If all of this wasn’t all unusual enough, one of their behaviors involves a hormonal shift following the onset of reproduction. While feeding commences seconds within landing upon the host, reproduction typically occurs 24 hours after the first blood meal. Once this hormonal switch flips, the flea becomes a permanent ectoparasite of the host. This means that the insect will do everything it can to stay on the host for the rest of its life. To accomplish this, the flea reverses its positive phototaxis to negative phototaxis, meaning that instead of yellow-green light mesmerizing them, light frightens them.

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Wonder if you dog just got fleas from the groomer or vet? Here's how you know.

Ever wonder if the fleas your pet has just came from the house, groomer, or vet that you just left? Well, if the fleas run away when you shed light on them, the fleas have been there for at least twenty-four hours. With over 2000 different species of this insect, much of these behaviors are specific to the cat flea. Rat fleas, for example, contract and transmit plague with ease. They also live as transient ectoparasites meaning that they will hop on and off the rat, usually to lay eggs.

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Cat fleas finish their adult life on your pet

Cat fleas do everything on the host: eat, defecate, have sex, lay eggs, and even die. Being a permanent ectoparasite who individually bites its host roughly 400 times a day means that they can bring on discomfort, trigger allergies, lead to anemia, transmit pathogens, and even kill their host. Proper flea control not only protects and comforts our pets but also protects humans from the diseases they transmit.

References and Further Reading

  1. Bartlett-Healy, K., Crans, W., & Gaugler, R. (2008). Phonotaxis to Amphibian Vocalizations in Culex territans (Diptera: Culicidae). Annals of the Entomological Society of America, 101(1), 95-103. doi:10.1603/0013-8746(2008)101[95:ptavic]2.0.co;2 http://vectorbio.rutgers.edu/publications/phonotaxis_to_amphibian_vocalizations_in_territans.pdf
  2. Britannica, T. E. (2013, May 17). Eocene Epoch. Retrieved June 9, 2018, from https://www.britannica.com/science/Eocene-Epoch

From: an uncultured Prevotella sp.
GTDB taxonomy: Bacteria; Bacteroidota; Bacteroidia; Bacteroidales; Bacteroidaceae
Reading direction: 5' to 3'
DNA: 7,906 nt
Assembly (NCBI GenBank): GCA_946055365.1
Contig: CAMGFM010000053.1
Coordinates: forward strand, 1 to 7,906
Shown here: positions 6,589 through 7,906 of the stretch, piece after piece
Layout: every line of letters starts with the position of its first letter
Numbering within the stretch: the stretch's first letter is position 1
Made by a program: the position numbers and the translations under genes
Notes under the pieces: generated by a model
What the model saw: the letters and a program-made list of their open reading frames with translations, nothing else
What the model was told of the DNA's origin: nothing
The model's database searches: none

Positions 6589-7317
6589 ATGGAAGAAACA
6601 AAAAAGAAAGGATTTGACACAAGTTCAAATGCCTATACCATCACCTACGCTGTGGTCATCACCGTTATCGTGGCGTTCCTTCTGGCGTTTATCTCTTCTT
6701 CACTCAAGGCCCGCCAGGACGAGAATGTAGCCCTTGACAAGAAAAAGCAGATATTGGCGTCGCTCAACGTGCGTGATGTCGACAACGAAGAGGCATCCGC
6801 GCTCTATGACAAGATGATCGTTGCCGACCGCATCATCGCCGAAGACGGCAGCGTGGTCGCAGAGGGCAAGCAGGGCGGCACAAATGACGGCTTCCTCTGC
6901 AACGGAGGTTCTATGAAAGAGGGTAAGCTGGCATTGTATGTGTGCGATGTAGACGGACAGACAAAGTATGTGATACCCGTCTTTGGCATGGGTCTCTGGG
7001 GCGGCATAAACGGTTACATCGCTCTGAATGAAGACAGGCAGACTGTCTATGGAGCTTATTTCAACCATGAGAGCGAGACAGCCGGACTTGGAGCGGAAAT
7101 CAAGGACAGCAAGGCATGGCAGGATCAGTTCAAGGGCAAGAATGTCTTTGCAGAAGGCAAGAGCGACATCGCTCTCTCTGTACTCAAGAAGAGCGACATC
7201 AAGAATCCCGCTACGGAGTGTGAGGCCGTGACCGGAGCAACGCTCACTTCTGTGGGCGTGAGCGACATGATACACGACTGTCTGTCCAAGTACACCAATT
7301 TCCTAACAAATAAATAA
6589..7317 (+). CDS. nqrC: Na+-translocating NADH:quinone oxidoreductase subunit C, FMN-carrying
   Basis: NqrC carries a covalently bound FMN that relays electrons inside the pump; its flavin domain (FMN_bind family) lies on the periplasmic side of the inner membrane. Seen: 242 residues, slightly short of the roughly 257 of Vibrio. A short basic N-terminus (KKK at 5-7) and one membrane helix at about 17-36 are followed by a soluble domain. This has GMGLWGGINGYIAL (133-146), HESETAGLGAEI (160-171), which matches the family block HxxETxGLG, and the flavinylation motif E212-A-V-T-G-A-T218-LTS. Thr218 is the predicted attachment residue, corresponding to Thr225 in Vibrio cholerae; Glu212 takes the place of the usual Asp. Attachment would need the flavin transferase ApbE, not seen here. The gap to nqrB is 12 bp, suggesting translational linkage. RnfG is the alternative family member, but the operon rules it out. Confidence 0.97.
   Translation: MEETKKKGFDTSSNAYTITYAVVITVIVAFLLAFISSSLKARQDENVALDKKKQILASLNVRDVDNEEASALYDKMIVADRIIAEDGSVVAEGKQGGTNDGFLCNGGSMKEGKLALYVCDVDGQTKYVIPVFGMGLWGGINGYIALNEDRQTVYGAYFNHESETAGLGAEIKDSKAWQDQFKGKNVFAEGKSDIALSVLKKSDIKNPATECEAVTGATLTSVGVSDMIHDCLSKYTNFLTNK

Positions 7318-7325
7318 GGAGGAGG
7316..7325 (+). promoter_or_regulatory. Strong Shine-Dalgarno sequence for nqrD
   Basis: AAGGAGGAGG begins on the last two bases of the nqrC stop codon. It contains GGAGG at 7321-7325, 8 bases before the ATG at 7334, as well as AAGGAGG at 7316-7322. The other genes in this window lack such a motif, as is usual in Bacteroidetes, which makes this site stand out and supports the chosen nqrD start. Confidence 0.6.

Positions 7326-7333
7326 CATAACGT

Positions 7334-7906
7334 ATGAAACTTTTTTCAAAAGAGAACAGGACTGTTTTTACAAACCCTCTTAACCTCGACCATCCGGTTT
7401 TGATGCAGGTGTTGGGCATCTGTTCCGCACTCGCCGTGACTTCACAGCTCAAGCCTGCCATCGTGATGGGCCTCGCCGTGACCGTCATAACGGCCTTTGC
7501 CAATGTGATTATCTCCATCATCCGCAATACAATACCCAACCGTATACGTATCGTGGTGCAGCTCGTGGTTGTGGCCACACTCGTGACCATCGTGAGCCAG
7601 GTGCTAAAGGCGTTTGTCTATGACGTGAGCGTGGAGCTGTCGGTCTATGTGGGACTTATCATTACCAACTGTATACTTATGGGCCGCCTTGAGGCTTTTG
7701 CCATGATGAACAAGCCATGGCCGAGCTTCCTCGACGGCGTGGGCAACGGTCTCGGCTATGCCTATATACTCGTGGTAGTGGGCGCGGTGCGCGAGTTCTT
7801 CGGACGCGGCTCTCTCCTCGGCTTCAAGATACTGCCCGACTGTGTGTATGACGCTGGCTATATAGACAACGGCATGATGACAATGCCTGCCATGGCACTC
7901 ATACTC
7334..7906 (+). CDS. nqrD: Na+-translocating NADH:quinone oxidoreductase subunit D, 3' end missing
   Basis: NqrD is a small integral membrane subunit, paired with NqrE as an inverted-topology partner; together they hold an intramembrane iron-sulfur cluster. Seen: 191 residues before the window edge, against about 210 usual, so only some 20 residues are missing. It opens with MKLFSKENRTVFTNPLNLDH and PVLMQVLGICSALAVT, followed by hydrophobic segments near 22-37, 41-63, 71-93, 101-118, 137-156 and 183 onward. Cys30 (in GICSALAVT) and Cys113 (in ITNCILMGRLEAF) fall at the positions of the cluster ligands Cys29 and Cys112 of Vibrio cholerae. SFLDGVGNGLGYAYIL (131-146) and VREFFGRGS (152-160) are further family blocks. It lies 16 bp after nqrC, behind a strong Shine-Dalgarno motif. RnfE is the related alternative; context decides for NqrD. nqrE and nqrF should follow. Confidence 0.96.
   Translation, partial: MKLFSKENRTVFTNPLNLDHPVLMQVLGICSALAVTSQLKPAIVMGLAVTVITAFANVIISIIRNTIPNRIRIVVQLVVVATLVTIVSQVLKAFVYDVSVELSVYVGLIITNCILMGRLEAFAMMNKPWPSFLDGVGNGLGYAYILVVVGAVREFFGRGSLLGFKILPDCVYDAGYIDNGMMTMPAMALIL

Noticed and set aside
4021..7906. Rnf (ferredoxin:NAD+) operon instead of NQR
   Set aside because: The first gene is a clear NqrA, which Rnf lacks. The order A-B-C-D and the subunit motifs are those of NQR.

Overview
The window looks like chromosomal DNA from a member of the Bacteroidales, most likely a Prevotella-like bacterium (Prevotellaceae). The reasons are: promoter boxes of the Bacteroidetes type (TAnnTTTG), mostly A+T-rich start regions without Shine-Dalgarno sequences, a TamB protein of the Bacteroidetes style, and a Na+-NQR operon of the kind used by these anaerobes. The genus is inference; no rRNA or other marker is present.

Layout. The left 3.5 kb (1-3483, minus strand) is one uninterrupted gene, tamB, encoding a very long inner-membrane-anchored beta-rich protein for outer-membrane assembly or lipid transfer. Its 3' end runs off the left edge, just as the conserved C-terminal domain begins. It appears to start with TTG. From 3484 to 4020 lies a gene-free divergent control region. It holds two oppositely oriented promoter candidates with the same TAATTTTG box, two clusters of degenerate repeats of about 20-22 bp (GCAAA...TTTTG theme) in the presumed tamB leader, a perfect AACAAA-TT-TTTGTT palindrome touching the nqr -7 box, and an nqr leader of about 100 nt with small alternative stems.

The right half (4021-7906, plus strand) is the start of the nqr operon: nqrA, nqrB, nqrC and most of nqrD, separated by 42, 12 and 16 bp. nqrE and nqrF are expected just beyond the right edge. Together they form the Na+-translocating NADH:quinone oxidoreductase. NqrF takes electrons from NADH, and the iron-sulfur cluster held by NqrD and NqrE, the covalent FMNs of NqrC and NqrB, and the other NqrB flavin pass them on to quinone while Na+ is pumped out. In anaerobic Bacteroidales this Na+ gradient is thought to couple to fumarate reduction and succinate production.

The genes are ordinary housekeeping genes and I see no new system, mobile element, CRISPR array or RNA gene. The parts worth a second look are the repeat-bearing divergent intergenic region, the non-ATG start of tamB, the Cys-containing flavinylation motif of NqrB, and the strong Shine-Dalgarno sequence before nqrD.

3. Burrows, M. (2009). How Fleas Jump. Journal of Experimental Biology, 212(18), 2881-2883. doi:10.1242/jeb.022855 http://jeb.biologists.org/content/jexbio/212/18/2881.full.pdf
  4. Dodge, S. (2016, October 05). Antennae sense vibrations : Mosquitos. Retrieved from https://asknature.org/strategy/antennae-sense-vibrations/
  5. Dryden, DVM, MS, PhD, Dipl ACVM (Parasitology), M. W., Herrin, DVM, PhD, Dipl. ACVM (Parasitology), B., Reif, MPH, PhD, K. E., Smith, RVT, V., & Ritchie, D. (2018, June). An Evidenced Based Small Animal Clinical Parasitology Training Course. Lecture presented at Wildcat Parasitology 2018 in College of Veterinary Medicine, Kansas State University, Manhattan.
  6. Flea Science. (n.d.). What attracts fleas? Retrieved June 9, 2018, from http://fleascience.com/flea-encyclopedia/life-cycle-of-fleas/adult-fleas/what-attracts-fleas/
  7. Flea Science. (n.d.). Do fleas have teeth? Retrieved June 10, 2018, from http://fleascience.com/flea-encyclopedia/flea-bites/do-fleas-have-teeth/
  8. Gao, T., Shih, C., Rasnitsyn, A. P., Xu, X., Wang, S., & Ren, D. (2014). The first flea with fully distended abdomen from the Early Cretaceous of China. BMC Evolutionary Biology, 14(1). doi:10.1186/s12862-014-0168-1 https://bmcevolbiol.biomedcentral.com/articles/10.1186/s12862-014-0168-1
  9. Huang, D., Engel, M. S., Cai, C., Wu, H., & Nel, A. (2012). Diverse transitional giant fleas from the Mesozoic era of China. Nature, 483(7388), 201-204. doi:10.1038/nature10839
  10. Parry, W. (2011, February 10). The secret to how high-jumping fleas jump high. Retrieved June 9, 2018, from http://www.nbcnews.com/id/41516321/ns/technology_and_science-science/t/secret-how-high-jumping-fleas-jump-high/
  11. Zimmer, C. (2011, February 10). Fleas' Spectacular Jumps Start at Their 'Feet,' Study Shows. Retrieved June 10, 2018, from https://www.nytimes.com/2011/02/15/science/15flea.html